Real Men Don’t Do Makeovers - The American Spectator | USA News and Politics
Real Men Don’t Do Makeovers
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Up until now, one of the advantages of being a man is that your toiletry bag could fit in a pack of cigarettes. These days you need a suitcase to carry it all. In one of my attempts to be accepted by the prevailing modernity, I have attempted to test them all and observe the effects they have on the battered body of a man in the midst of a midlife crisis. The thing that sets this crisis apart from all the previous ones is that you have the feeling that you should take the opportunity to do all the silly things you didn’t do when you were 13, including riding in a hot air balloon, falling in love with a top model, having toast and absinthe for breakfast, and smearing crap on your face.

I’ve always used one of those minty liquids as aftershave. After massaging it in the first time you feel effervescent, and by the end of the second massage you’re completely drunk. In my journey towards modernity, I bought an extra gentle aftershave lotion. It says on the package that it absorbs quickly, leaves no residue, is alcohol-free, doesn’t sting, and doesn’t leave your face greasy. It’s a white cream with a dubiously masculine scent. I massaged my face with it for 10 minutes, hoping my skin would absorb it. To no avail. In the end I stepped out into the street hoping that the wind would dry my face. Whilst walking along the beach, a gust of sand-filled wind and behold, my face looked like a damn chicken nugget. Even after scrubbing with acetone and a bristly brush, my skin is still oily, and every time I touch my chin absentmindedly with my fingers, my cell phone slips out of my hands.

If there is one thing that worries men, it is hair loss. The pharmacist recommended the latest trend in hair lotion. It is to be applied every night for a month. It is paid in installments over 30 years. I still can’t say if it is effective. But what is certain is that, when I apply it before going to sleep, I end up with a pillow and a face full of cream, and now I’m starting to notice suspiciously bushy eyebrows, and my eyelashes have become so strong that I can hang my car’s spare tire on them.

This same pharmacist told me that the exfoliating shower gel for men will change my life. It feels like a normal gel with little crystals. When you lather up, the gel acts as a gel, and the crystals act like crystals, so my skin is torn into red strips, as if I’d been fighting a devil cat possessed by Satan himself.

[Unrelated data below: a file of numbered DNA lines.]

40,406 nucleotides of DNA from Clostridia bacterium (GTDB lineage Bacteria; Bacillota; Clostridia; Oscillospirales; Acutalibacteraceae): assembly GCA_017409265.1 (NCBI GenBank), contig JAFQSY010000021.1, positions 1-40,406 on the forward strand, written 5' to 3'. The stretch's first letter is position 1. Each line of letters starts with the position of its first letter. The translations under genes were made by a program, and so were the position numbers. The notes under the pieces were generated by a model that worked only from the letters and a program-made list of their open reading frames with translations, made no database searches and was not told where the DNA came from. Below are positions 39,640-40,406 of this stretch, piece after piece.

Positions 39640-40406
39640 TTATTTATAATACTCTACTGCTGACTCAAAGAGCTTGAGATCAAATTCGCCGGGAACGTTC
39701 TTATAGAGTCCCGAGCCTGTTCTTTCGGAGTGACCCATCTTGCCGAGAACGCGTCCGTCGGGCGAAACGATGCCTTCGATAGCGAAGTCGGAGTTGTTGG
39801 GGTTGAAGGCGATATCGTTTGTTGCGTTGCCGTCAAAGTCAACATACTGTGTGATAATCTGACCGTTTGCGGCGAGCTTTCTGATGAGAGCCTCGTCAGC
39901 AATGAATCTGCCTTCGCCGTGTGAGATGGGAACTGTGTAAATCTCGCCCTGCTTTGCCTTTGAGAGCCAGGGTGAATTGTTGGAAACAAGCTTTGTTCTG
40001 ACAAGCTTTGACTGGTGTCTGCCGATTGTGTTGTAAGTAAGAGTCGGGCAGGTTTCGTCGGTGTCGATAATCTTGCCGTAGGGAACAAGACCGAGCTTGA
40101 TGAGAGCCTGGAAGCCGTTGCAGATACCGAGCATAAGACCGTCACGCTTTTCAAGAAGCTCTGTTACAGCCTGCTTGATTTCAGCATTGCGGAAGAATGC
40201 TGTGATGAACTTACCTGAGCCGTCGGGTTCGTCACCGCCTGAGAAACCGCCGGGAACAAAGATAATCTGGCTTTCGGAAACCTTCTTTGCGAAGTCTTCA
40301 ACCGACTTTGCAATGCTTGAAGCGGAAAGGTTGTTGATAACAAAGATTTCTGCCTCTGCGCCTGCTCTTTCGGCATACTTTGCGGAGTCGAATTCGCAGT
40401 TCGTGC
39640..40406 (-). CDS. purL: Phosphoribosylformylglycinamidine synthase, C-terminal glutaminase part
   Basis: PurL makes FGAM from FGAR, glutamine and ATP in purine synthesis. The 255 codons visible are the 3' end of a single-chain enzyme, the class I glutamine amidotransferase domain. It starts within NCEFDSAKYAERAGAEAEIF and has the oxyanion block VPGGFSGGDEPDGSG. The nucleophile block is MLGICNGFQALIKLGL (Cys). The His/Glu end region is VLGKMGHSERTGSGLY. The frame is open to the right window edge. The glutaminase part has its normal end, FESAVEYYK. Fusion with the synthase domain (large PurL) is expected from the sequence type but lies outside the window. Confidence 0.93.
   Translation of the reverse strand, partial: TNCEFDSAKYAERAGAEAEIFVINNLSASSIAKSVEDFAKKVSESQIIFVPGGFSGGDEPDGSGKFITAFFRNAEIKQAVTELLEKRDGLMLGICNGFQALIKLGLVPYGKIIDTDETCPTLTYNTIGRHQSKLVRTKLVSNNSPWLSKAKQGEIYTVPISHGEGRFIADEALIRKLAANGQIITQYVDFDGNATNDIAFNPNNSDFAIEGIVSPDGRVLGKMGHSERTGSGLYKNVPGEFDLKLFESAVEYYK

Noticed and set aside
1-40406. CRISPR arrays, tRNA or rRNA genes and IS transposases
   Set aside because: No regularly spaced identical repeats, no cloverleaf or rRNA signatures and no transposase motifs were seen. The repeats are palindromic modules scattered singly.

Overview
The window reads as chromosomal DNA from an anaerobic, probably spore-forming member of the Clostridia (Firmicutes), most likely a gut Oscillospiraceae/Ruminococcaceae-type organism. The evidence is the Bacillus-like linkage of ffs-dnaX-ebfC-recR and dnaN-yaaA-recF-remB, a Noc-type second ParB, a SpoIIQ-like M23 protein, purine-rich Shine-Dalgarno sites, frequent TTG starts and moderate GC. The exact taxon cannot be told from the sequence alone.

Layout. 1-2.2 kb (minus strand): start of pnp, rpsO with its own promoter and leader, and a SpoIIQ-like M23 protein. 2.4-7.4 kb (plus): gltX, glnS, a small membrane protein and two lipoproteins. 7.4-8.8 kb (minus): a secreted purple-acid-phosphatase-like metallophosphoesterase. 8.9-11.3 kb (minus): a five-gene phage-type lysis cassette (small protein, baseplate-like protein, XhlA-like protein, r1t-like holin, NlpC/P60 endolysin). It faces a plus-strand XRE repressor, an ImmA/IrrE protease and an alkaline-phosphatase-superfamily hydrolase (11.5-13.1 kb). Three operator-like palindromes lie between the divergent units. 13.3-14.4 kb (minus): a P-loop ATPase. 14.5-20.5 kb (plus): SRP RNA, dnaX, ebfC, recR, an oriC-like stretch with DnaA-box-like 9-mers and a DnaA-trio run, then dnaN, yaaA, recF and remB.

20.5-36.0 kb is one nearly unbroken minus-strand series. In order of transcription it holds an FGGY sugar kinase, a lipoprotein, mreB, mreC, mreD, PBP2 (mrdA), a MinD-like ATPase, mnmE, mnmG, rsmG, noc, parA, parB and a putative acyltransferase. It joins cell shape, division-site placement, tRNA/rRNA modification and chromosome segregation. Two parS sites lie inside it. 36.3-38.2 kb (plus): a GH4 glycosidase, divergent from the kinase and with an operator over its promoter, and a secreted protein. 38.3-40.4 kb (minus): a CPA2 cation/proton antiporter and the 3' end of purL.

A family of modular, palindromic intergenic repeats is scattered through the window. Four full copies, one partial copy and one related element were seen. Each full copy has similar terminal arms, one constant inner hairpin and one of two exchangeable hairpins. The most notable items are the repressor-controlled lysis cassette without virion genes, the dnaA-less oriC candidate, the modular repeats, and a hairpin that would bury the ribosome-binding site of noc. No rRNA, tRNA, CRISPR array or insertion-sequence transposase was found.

I have also been given a moisturizer for real men. The pharmacist and I had an argument over this one. My reasoning: If I’ve been hydrating with Scotch on the rocks for 40 years, why the hell should I now replace it with a cream that smells like baby wipes? In the end I sprayed it only on my hands, and that cost me another scolding. Apparently, this one’s for the body. There is another one for hands, but it is even more expensive. Some days it is better not to get out of bed.

The star product is an anti-aging cream. The sales clerk tells me that, even though I’m pretty as a daffodil, those little wrinkles are starting to appear and they need to be stopped. I had planned to try it today, but with so many new bottles in my bathroom, I mistook the anti-aging cream for toothpaste, and now I have milk teeth again. One drops out every half hour, and I have had to order baby food. You can imagine how the toothpaste feels: icey-itchy-Arctic-explosion-total-and-absolute-freshness-on-the-face. It stings like getting into a bed with a hundred drunken porcupines.

The pharmacist gave me a free tester for something to get rid of dark rings under the eyes. A word of advice: Don’t use it if you are allergic to pollen. I was tracing the dark rings under my eyes when I suddenly felt a huge sneeze coming on, and now instead of two eyes I have one eye and a stick of dark ring remover poking out where the other one used to be.

The girl at the pharmacy told me that I need a special men-with-beer-belly slimming cream. I find all this humiliating. But as a journalist, I have an obligation to try it and tell you about it. The slimming cream sucks. I slathered it on the bread in my roasted pork and cheese sandwich, hoping it would reduce how fattening it is. I was admitted two hours later to the hospital, where I was told that, more than a stomach pumping, I needed to change the entire chassis.

Finally, I was advised to use a cleansing face mask for men before bed. The sum of all humiliations is seeing yourself in the mirror in your pajamas with a face full of hardened mud and two damn cucumber slices over your eyes. I fell asleep and the stuff went rock hard, and I had to lie on my back, motionless as Tutankhamun. Today I was unable to remove it even with hot water, and I had to go down to the pharmacy, where they managed to break it off with a pick and a shovel. I also got a broken nasal septum after a failed hammer blow. Apparently, I should have removed it with warm water after a few minutes.

In conclusion, during these times when the whole world is conspiring against men and masculinity, I consider postmodern male cosmetics to be just a euphemism for chemical warfare against guys. If you can, resist. We will prevail. Bear in mind that on my aftershave lotion, just under the logo, it says “Since 1940, B.C.”

Itxu Díaz
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Itxu Díaz is a Spanish journalist, political satirist, and author. He has written 10 books on topics as diverse as politics, music, and smart appliances. He is a contributor to The Daily Beast, The Daily Caller, National Review, American Conservative, and Diario Las Américas in the United States, as well as a columnist at several Spanish magazines and newspapers. He was also an adviser to the Ministry for Education, Culture, and Sports in Spain.
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